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Hoy, Scad Head Battery

Coastal Battery (Second World War), Gun Emplacement (Second World War)

Site Name Hoy, Scad Head Battery

Classification Coastal Battery (Second World War), Gun Emplacement (Second World War)

Alternative Name(s) World War Ii

Canmore ID 81766

Site Number HY20SE 2

NGR HY 28901 00684

Datum OSGB36 - NGR

Permalink http://canmore.org.uk/site/81766

Ordnance Survey licence number 100057073. All rights reserved.
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Administrative Areas

  • Council Orkney Islands
  • Parish Walls And Flotta
  • Former Region Orkney Islands Area
  • Former District Orkney
  • Former County Orkney

Archaeology Notes

HY20SE 2.00 28901 00684

HY20SE 2.01 HY 2822 0036 to HY 2866 0050 Tramway

HY20SE 2.02 centred HY 2875 0053 Military Camp

HY20SE 2.03 HY 28952 00070 and HY 28976 00068 Searchlight Battery

HY20SE 2.04 HY 28946 00068 Engine House

HY20SE 2.05 HY 28913 00065 Engine House

A concrete built gun emplacement, situated on Scad Head. A twin 6 pounder emplacement with no overhead cover with associated buildings and evidence of railway tracks on the beach. The guns were removed in 1950.

J Guy 1993; NMRS 810/2; WO/192/265.

Scad Head coast battery has been built around Chalmers' Hope bay and the Head itself. The accommodation area (HY20SE 2.02) lies at the bottom of a tramway incline some 600m below the B9047 public road.

Other elements of the battery can be detected around the point and further SE are traces of another gun-emplacement.

Visited by RCAHMS (DE) August 1997

Activities

Publication Account

The southern end of the Houton Boom terminated at the bottom of the cliffs at Scad Head on Hoy. As a preliminary measure in June 1940 a battery of two quick-firing 12-pounder guns was installed on temporary mountings, pending the arrival of the twin six-pounder equipment which was intended to provide an anti-motor torpedo protection for the boom and Bring Deeps. The first gun-site, which lies some distance to the north of the later battery, was identified for us by one of the team involved. By August 1941 the twin six-pounder was mounted and ready for action, although the overhead canopy for the gun itself was never built. Because of the battery's position a light railway or inclined plane operated by cables was built down the steep hillside, together with a small jetty to facilitate re-supply of the battery. Scad Battery remained operational until the end of the war when it was placed in care and maintenance. In June 1950 the gun was removed and the site abandoned.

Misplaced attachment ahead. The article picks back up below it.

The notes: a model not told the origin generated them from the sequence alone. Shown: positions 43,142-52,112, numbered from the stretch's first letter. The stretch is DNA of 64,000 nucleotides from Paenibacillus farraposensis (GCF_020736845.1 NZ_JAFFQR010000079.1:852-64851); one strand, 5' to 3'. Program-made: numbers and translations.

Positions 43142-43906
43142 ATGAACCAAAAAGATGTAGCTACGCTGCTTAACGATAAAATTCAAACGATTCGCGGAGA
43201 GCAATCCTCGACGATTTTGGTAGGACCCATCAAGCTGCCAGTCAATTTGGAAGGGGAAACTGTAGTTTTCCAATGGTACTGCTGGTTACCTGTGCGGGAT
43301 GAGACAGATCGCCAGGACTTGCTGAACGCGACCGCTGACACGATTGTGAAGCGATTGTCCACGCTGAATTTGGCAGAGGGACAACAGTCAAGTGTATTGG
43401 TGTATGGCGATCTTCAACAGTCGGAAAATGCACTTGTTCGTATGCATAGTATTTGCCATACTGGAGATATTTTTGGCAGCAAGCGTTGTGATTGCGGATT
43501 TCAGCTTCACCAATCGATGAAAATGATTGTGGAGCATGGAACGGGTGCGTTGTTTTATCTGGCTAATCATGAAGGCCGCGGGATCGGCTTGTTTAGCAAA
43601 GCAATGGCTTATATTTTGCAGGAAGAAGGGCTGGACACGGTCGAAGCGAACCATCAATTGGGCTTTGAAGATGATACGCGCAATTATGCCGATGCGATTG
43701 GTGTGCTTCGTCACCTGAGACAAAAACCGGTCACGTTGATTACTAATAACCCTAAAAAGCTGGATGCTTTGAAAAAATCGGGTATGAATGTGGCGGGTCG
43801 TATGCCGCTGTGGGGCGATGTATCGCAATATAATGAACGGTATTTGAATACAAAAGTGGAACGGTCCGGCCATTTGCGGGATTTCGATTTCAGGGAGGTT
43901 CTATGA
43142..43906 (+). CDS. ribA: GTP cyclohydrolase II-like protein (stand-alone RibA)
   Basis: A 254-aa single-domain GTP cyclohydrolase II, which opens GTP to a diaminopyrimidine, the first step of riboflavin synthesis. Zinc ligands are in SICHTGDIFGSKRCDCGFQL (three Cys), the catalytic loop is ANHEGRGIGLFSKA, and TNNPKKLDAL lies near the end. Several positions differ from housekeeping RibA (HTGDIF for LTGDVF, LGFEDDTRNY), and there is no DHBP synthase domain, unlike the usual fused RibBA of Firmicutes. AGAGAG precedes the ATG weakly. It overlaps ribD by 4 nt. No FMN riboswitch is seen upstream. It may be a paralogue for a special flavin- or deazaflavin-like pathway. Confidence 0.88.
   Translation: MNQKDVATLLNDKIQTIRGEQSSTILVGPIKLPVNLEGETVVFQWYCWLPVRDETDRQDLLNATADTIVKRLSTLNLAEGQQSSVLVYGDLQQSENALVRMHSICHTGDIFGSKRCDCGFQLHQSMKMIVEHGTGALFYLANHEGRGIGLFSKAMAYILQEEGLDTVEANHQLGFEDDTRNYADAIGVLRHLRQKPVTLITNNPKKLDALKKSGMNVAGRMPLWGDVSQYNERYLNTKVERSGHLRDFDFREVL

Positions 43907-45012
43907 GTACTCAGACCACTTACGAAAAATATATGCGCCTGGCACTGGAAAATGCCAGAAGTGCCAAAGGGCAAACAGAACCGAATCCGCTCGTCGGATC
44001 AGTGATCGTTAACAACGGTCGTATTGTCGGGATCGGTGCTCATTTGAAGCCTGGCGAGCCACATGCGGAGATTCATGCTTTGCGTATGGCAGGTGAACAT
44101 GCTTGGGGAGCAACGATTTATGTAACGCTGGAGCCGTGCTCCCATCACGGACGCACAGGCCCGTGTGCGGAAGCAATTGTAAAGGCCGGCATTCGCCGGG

The gun emplacement, director tower, magazine and war shelter, the two associated searchlight emplacements and engine room all survive, as do traces of the earlier 12-pounder position (and the camp layout with its neat array of paths). There are also fragments of track and the remains of the winding gear for the light railway to be found. A number of the railway trucks are dumped on the rocks below the battery, and substantial remains of the boom can be found in a gully to the east of the battery.

Information from 'RCAHMS Excursion Guide 1999: Commissioners' field excursion, Orkney, 8-10 September 1999'.

References

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